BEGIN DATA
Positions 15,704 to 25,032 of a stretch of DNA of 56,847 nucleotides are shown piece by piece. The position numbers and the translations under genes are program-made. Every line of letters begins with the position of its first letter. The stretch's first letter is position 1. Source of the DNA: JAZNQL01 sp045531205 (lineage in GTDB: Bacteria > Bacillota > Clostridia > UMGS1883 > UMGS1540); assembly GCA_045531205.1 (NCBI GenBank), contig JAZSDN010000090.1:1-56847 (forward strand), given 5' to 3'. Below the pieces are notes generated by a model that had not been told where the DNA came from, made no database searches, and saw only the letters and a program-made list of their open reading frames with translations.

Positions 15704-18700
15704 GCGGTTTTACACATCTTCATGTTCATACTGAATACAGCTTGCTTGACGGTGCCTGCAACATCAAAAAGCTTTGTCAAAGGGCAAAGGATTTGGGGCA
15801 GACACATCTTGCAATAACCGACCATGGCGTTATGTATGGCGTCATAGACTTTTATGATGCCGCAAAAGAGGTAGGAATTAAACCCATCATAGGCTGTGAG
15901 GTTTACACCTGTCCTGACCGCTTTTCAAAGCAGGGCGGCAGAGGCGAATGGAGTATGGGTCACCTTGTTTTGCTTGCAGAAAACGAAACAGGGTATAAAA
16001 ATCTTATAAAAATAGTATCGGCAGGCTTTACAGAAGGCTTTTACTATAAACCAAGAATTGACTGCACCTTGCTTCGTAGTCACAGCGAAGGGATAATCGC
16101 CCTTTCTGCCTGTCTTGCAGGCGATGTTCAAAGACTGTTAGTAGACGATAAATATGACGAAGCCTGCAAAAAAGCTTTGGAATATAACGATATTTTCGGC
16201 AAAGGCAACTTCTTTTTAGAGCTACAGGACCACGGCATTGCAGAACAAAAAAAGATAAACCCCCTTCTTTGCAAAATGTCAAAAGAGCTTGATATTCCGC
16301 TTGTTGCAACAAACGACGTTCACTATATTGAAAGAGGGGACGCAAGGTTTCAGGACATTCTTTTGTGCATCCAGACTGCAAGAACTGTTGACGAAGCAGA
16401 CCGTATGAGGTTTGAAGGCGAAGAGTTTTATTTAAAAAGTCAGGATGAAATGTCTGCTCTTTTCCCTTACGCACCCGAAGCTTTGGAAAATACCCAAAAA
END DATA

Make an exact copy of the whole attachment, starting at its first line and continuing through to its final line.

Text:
Positions 15,704 to 25,032 of a stretch of DNA of 56,847 nucleotides are shown piece by piece. The position numbers and the translations under genes are program-made. Every line of letters begins with the position of its first letter. The stretch's first letter is position 1. Source of the DNA: JAZNQL01 sp045531205 (lineage in GTDB: Bacteria > Bacillota > Clostridia > UMGS1883 > UMGS1540); assembly GCA_045531205.1 (NCBI GenBank), contig JAZSDN010000090.1:1-56847 (forward strand), given 5' to 3'. Below the pieces are notes generated by a model that had not been told where the DNA came from, made no database searches, and saw only the letters and a program-made list of their open reading frames with translations.

Positions 15704-18700
15704 GCGGTTTTACACATCTTCATGTTCATACTGAATACAGCTTGCTTGACGGTGCCTGCAACATCAAAAAGCTTTGTCAAAGGGCAAAGGATTTGGGGCA
15801 GACACATCTTGCAATAACCGACCATGGCGTTATGTATGGCGTCATAGACTTTTATGATGCCGCAAAAGAGGTAGGAATTAAACCCATCATAGGCTGTGAG
15901 GTTTACACCTGTCCTGACCGCTTTTCAAAGCAGGGCGGCAGAGGCGAATGGAGTATGGGTCACCTTGTTTTGCTTGCAGAAAACGAAACAGGGTATAAAA
16001 ATCTTATAAAAATAGTATCGGCAGGCTTTACAGAAGGCTTTTACTATAAACCAAGAATTGACTGCACCTTGCTTCGTAGTCACAGCGAAGGGATAATCGC
16101 CCTTTCTGCCTGTCTTGCAGGCGATGTTCAAAGACTGTTAGTAGACGATAAATATGACGAAGCCTGCAAAAAAGCTTTGGAATATAACGATATTTTCGGC
16201 AAAGGCAACTTCTTTTTAGAGCTACAGGACCACGGCATTGCAGAACAAAAAAAGATAAACCCCCTTCTTTGCAAAATGTCAAAAGAGCTTGATATTCCGC
16301 TTGTTGCAACAAACGACGTTCACTATATTGAAAGAGGGGACGCAAGGTTTCAGGACATTCTTTTGTGCATCCAGACTGCAAGAACTGTTGACGAAGCAGA
16401 CCGTATGAGGTTTGAAGGCGAAGAGTTTTATTTAAAAAGTCAGGATGAAATGTCTGCTCTTTTCCCTTACGCACCCGAAGCTTTGGAAAATACCCAAAAA